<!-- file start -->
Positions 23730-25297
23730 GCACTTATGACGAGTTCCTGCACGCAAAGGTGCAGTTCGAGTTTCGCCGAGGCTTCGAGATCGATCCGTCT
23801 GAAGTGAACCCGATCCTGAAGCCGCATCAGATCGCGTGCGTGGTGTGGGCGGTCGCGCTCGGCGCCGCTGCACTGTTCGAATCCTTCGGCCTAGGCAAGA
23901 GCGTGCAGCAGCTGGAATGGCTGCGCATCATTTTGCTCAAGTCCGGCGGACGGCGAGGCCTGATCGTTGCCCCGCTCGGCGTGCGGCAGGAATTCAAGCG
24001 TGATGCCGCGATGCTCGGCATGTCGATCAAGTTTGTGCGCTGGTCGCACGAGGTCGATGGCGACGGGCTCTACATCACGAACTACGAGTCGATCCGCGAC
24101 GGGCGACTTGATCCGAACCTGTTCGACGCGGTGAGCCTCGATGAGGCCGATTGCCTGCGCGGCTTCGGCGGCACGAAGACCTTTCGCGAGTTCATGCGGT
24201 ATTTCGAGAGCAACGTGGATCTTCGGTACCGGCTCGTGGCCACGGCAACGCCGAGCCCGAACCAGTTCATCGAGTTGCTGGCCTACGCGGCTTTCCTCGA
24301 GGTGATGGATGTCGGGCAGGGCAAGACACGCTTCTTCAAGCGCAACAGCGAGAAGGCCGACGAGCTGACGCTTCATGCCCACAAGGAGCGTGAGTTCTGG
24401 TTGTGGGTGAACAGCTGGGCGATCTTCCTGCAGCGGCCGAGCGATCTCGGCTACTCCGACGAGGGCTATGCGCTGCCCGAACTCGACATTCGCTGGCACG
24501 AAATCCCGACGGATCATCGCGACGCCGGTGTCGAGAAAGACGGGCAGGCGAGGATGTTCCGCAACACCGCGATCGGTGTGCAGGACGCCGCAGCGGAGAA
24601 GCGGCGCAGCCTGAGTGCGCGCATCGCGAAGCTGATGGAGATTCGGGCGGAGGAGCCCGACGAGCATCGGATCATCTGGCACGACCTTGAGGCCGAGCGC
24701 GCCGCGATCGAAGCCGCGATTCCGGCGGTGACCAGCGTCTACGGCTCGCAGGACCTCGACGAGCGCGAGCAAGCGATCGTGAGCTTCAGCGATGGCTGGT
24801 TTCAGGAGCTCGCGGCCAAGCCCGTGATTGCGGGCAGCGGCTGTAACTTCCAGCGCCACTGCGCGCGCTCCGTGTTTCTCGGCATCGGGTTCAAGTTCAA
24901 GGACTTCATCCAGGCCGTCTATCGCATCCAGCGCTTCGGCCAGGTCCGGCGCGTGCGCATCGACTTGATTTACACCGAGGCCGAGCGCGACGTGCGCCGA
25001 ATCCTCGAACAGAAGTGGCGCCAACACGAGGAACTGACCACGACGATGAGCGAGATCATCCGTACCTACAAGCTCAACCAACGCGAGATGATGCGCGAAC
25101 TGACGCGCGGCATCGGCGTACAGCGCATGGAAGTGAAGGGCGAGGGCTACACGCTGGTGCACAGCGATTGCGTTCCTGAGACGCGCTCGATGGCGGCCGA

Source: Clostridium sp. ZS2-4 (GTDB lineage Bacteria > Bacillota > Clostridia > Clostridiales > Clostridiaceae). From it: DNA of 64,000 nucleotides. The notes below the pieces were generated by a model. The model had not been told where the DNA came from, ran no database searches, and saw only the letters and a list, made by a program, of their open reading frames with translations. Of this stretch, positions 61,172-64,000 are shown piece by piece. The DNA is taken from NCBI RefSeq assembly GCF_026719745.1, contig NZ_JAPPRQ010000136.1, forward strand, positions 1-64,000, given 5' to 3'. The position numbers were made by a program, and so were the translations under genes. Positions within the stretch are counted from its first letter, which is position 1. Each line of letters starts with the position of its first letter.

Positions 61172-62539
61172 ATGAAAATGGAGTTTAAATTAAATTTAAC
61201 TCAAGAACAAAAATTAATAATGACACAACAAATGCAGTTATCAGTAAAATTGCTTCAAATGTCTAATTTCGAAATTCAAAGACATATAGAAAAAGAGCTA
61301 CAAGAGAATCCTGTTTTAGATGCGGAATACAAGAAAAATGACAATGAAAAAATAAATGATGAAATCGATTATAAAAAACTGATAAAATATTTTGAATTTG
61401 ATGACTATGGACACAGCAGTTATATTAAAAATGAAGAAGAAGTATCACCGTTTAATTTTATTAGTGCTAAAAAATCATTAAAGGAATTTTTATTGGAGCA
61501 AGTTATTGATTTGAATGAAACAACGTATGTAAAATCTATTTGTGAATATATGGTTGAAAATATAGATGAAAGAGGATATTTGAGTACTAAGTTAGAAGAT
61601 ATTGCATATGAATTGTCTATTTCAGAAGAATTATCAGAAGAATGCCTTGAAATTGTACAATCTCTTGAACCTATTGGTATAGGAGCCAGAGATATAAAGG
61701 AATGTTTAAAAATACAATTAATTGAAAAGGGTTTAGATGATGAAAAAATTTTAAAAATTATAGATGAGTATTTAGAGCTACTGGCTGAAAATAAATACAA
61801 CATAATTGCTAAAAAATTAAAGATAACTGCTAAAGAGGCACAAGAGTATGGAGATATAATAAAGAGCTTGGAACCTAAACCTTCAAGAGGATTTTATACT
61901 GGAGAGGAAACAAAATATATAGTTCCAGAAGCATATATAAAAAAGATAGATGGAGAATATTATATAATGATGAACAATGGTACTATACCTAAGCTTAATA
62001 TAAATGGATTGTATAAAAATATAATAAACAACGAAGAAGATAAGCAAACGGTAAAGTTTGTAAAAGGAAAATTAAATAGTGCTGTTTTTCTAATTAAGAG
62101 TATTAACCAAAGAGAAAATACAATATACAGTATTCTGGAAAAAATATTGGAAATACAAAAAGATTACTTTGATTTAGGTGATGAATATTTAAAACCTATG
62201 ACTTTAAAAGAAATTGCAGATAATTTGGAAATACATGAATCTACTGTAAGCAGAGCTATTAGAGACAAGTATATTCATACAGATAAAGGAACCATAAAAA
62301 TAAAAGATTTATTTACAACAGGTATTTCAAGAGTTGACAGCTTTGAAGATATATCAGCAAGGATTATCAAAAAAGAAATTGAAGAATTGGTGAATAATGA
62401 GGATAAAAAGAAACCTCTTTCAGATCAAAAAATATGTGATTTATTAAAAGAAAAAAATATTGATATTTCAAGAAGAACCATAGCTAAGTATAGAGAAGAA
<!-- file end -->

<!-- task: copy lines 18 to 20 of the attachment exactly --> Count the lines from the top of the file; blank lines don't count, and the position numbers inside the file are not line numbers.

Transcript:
Positions 61172-62539
61172 ATGAAAATGGAGTTTAAATTAAATTTAAC
61201 TCAAGAACAAAAATTAATAATGACACAACAAATGCAGTTATCAGTAAAATTGCTTCAAATGTCTAATTTCGAAATTCAAAGACATATAGAAAAAGAGCTA